Ninth loss in row raises frustration for Dukes

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OLEAN, N.Y. -- Duquesne coach Jim Ferry has tried to remain upbeat and positive despite the fact that the Dukes are mired in a long losing streak.

For the most part, that has helped his young and small team navigate extremely choppy waters. But even Ferry admitted Saturday after the Dukes lost another tough game down the stretch that frustrations are starting to mount and he is not comforted by moral victories.

That's because the 68-60 loss against St. Bonaventure (10-10, 3-4 Atlantic 10) before a crowd of 4,419 at the Reilly Center was the ninth in a row for the Dukes (7-14, 0-7). It also was the 10th in their past 11 games and seventh in a row on the road.

"I wish I could say that [I was happy with how hard the Dukes played], but it is really hard," Ferry said.

"I mean, we are 0-7 [in the A-10], so it is really hard to be happy about anything. And we're going to play hard, if any of them are not going to play hard, they are going to go home, I mean, that is what the scholarship gets you, and it is what is expected.

"So, if they don't, you won't see them in the games. Right now, it is about growing and learning, and we have been knocking on the door in every game pretty much except for VCU, which is a far superior team to us, so we haven't gotten blown out.

"I do believe that if we keep playing hard, rebound the ball better and do some of the little things that we aren't doing that we will win some games in this league but we have to go do it."

Ferry's frustrations stemmed from many different things, but chief among them was the Dukes' lack of production inside.

He said the team was a "donut" offensively, meaning they were solid on the perimeter with a huge hole in the middle. That's why he used four centers and didn't settle on one until sophomore Derrick Martin, a deep reserve, showed some life while earning the bulk of minutes in the second half.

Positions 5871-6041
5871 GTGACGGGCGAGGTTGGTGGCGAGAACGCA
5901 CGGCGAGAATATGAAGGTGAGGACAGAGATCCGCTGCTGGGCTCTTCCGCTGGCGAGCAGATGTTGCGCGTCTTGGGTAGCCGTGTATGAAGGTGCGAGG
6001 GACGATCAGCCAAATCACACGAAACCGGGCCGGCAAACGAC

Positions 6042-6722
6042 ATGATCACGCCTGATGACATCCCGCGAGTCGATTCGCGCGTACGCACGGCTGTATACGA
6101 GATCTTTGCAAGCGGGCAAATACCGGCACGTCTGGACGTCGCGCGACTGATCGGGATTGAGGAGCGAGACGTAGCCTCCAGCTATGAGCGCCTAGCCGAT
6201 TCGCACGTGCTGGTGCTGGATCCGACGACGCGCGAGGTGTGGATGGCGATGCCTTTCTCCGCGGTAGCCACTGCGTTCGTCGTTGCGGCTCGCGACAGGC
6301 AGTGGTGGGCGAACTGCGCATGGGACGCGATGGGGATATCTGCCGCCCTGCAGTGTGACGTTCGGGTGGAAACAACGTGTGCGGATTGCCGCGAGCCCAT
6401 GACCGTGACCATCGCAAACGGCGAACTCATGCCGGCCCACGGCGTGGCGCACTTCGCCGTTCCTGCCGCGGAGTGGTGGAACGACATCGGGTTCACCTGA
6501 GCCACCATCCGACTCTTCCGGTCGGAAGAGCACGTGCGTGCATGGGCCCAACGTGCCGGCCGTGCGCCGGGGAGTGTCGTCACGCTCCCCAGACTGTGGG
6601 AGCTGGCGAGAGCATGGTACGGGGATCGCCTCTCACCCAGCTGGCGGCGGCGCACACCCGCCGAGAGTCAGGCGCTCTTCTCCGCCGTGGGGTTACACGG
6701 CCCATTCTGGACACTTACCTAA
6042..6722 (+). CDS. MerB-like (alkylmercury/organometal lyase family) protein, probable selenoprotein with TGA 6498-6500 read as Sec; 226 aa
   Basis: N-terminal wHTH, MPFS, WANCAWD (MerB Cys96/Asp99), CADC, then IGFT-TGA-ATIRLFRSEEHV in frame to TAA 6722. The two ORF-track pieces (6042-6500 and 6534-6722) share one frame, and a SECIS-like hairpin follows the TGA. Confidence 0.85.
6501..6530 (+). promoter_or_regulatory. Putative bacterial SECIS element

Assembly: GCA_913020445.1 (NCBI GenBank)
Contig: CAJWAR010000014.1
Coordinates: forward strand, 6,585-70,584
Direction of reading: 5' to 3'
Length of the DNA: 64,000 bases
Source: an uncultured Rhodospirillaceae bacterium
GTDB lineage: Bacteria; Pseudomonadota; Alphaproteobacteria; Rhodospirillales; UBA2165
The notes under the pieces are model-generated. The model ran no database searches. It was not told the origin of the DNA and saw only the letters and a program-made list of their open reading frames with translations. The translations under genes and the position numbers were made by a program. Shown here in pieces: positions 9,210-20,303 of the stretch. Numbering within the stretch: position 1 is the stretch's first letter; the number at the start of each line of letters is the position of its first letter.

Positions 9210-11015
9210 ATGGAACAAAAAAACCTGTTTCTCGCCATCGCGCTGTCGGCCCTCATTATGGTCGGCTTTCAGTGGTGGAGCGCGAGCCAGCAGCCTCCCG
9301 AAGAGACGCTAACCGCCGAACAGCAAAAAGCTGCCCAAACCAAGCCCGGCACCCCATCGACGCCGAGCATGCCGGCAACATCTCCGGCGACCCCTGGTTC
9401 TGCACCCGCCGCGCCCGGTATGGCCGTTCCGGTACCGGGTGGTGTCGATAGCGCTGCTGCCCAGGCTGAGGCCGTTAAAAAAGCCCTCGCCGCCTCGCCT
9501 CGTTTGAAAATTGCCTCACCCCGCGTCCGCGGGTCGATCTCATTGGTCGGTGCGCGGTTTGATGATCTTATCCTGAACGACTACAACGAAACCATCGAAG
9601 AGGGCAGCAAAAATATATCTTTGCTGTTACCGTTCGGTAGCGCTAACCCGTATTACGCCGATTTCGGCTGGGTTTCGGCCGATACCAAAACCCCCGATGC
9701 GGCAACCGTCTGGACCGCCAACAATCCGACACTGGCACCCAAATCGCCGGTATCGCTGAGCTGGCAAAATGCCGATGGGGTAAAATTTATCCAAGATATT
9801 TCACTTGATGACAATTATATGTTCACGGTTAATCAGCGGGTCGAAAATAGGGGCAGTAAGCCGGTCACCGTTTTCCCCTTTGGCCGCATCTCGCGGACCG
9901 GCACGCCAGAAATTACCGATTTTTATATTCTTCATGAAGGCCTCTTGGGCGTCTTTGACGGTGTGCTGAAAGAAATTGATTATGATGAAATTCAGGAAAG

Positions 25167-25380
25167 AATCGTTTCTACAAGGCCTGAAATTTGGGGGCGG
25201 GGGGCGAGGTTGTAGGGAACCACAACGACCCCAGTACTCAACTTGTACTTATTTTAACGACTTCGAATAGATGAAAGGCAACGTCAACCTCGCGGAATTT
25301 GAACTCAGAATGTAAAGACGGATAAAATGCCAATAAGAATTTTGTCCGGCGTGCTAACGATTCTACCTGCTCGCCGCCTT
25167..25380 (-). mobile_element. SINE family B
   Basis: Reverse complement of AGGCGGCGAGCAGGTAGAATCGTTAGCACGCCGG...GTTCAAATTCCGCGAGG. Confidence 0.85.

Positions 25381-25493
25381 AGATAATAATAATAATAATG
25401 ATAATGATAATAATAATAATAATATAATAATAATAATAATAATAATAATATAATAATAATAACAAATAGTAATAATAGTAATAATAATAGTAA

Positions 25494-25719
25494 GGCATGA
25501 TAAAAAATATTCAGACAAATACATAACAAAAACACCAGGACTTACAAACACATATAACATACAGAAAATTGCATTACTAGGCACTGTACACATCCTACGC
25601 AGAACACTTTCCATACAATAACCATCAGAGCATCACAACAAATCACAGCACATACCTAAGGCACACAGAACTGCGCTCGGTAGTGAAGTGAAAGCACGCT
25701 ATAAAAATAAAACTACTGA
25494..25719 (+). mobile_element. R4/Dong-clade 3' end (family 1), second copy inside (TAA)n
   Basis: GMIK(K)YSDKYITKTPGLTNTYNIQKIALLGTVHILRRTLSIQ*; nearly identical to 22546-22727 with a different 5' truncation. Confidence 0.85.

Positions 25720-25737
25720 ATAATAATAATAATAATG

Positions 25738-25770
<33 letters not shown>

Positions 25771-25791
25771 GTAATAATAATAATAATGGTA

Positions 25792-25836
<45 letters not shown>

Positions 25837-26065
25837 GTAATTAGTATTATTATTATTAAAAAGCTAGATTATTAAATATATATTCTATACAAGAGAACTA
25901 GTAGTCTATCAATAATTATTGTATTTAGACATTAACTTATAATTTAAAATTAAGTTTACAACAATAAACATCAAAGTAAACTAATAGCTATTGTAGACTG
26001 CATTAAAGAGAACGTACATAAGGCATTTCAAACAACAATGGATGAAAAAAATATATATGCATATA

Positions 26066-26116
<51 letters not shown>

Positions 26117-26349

Of course, illustrating just how bad things are for the Dukes' inside game right now, Martin played 15 minutes and scored two points, grabbed one rebound and blocked two shots.

The other three who played some at center -- junior Martin Abele, sophomore Mamadou Datt and senior Andre Marhold -- combined for two points, three rebounds and no blocks.

So, the four centers combined for four points, four rebounds and two blocks.

That led to other big problems when the Dukes needed easy baskets down the stretch, but, instead, had to continue to rely on 3-pointers.

And, while the Dukes made 11 of 24 3-pointers, that edge was negated because the Bonnies sank 12 of 22.

"That was a case of good shooting, by both teams, really," Ferry said. "But we became like a donut, and, when you are a donut, you are easy to guard. I played four centers, and three of them gave us nothing, absolutely nothing, though I thought Martin did some good things.

"But we have to get some scoring from inside, we are relying way too much on driving and then trying to kick, and, on the road, especially in this league, you can't rely on 3s to win games."

Kadeem Pantophlet, Jeremiah Jones and Sean Johnson led the Dukes with 11 points each while Derrick Colter added 10.

The Bonnies did an excellent job of spreading out their scoring as all five starters scored between eight and 14 points. They were led by Eric Mosley, who had 14, and Joedan Gathers, who scored 13.

Mosley and Gathers combined to make 7 of 10 3-point shots. St. Bonaventure made 12 of 14 free-throw attempts, including four in a row to close the game.

St. Bonaventure led at the half, 39-28, after Gathers hit a buzzer-beating 3-pointer. The Bonnies maintained a solid lead most of the second half until the Dukes closed within four at 62-58 and 64-60 with less than three minutes to play.

But Duquesne missed free throws, made turnovers and failed to execute a key blockout on a defensive-rebound situation, and the Bonnies hung on for the win.



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